Novels-in-Verse

Novels-in-Verse have proved to be popular with YA readers.  The emergence of this new genre for youth should be no surprise.

First of all, the novels are presented in short segments.  For the struggling or reluctant reader, this is key to a positive reading experience.  I remember how my second daughter struggled with her reading disability.  Reading a complete chapter was such as laborious and time consuming affair, she seldom made it past that initial “scene setting” introduction (if she, in fact finished it).  More often than not, she read and re-read the first few pages…”trying to get into the book.”  Novels-in-verse offer bite-size ideas that can be consumed in their entirety, at any pace, in a short amount of time.

Secondly, I think the lyrical nature of the verse reaches out to young people in a way that respects their own literacy strengths…music.  Teens who can’t reiterate what they learned last week in school can recite (or sing) music lyrics word for word.  They are immersed in the culture and in the genre.  The music lyrics speak  to them of the angst that is part of adolescent life.  It aptly allows them to express their own fears and pains, hopes and desires.  For sure, the tunes make the memorization of the lyrics easier…but the lyrics themselves, hold a rhythm…a cadence…of their own that bypasses short-term memory and embed themselves into the heart of us.

For educators and parents, listed below are a number of books in the genre worth the short time it will take you to read them.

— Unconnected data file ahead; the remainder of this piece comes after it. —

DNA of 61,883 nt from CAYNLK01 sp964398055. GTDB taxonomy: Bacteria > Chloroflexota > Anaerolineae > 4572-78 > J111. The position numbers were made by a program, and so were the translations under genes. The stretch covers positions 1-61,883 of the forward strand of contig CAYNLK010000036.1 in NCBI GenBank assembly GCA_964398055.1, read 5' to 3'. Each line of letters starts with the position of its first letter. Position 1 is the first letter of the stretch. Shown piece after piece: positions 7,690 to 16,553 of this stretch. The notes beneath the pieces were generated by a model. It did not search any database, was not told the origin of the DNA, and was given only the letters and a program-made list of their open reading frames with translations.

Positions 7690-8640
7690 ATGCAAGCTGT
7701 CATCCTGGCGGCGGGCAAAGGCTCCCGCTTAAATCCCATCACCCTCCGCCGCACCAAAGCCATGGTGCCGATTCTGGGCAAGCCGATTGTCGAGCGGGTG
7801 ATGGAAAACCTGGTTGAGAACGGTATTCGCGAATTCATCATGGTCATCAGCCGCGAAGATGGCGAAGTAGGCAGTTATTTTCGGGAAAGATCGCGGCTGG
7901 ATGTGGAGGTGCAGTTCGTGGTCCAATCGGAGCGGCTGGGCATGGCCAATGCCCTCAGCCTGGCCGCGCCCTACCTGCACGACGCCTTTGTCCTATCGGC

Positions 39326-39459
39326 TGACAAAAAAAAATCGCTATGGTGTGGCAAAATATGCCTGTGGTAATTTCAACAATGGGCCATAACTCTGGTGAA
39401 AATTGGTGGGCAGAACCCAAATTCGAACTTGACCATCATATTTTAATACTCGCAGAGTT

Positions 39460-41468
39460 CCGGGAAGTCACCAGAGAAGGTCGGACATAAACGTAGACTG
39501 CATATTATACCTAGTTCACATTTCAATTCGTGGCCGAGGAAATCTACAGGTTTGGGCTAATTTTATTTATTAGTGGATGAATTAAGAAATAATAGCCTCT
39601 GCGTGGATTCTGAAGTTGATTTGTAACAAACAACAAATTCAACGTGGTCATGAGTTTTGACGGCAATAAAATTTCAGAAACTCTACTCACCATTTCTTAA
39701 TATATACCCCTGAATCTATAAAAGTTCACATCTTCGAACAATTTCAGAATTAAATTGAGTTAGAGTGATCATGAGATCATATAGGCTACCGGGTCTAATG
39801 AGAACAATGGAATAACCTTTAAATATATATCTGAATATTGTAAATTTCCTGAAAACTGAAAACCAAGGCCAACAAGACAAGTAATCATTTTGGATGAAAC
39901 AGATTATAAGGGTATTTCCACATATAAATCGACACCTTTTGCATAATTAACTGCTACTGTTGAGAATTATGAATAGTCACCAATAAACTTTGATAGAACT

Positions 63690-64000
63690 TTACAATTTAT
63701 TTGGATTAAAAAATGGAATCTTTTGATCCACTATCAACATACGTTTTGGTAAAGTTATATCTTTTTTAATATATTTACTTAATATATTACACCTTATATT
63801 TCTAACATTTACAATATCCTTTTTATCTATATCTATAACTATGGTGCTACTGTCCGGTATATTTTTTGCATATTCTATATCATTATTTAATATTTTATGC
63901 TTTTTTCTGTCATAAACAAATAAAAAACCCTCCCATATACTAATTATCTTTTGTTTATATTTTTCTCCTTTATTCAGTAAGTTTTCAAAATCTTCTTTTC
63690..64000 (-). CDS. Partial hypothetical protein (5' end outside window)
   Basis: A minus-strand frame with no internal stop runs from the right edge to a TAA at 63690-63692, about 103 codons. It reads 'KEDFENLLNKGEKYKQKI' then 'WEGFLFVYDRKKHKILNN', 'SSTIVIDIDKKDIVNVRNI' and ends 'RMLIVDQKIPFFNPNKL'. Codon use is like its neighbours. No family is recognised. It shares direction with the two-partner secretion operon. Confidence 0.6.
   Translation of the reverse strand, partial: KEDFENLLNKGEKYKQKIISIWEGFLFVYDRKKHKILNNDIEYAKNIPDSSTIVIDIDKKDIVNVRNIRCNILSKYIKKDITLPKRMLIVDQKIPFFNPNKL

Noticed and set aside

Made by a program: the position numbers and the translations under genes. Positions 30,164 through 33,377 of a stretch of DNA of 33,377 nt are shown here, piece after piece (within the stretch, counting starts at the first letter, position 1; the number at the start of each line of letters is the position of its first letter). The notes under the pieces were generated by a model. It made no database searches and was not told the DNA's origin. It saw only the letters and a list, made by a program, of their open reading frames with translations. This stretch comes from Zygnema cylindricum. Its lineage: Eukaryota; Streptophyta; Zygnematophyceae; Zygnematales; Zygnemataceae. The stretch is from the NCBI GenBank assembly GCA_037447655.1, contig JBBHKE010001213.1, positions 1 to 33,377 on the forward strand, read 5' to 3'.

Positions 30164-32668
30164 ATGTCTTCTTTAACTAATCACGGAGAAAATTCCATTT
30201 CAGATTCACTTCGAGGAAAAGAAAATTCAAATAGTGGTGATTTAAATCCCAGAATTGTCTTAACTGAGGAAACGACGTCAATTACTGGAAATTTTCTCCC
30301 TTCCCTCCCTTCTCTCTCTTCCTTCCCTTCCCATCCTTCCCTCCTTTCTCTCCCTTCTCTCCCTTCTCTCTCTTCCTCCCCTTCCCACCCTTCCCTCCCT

• After the Death of Anna Gonzales by  Terri Fields
  • Aleutian Sparrow by Karen Hesse
  • Braid by Helen Frost
  • Brimstone Journals by Ronald Koertge
  • Bronx Masquerade by Nikki Grimes
  • Burned by Ellen Hopkins
  • Crank by Ellen Hopkins
  • CrrashBoomLove by Juan Felipe Herrara
  • Fattening Hut by Pat Lowery Collins
  • Geography of Girlhood by Kirsten Smith
  • God Went to Beauty School by Cynthia Rylant
  • Hard Hit by Ann Turner
  • Heaven Looks a Lot Like a Mall by Wendy Mass
  • Hugging the Rock by Susan Taylor Brown
  • Keesha’s House by Helen Frost
  • Learning to Swim: A Memoir by Ann Turner
  • Locomotion by Jacqueline Woodson
  • Make Lemonade by Virginia Euwer Wolff
  • One Night by Margaret Wild
  • Out of the Dust by Karen Hesse
  • Psyche in a Dress by Francesca Lia Block
  • Realm of Possibility by David Levithan
  • Rubber Houses by Ellen Yeomans
  • Running Back to Ludie by Angela Johnson
  • Secret of Me by Meg Kearney
  • Seventeen by Liz Rosenberg
  • Shakespeare Bats Cleanup by Ron Koertge
  • Shark Girl by Kelly Bingham
  • Sister Slam and the Poetic Motormouth Roadtrip by Linda Oatman High
  • Sold by Patricia McCormick
  • Song of the Sparrow by Lisa Ann Sandell
  • Splintering by Eireann Corrigan
  • Stop Pretending: What Happened When My Big Sister Went Crazy by Sonya Sones
  • Street Love by Walter Dean Myers
  • Sweetgrass Basket by Marlene Carvell
  • Things Left Unsaid by Stephanie Hemphill
  • Walking on Glass by Alma Fullerton
  • Who Killed Mr. Chippendale?: A Mystery in Poems by Mel Glenn
  • Witness by Karen Hesse
  • Wolf by Steven Herrick
  • Your Own Sylvia by Stephanie Hemphill
  • Zane’s Trace by Allan Wolf

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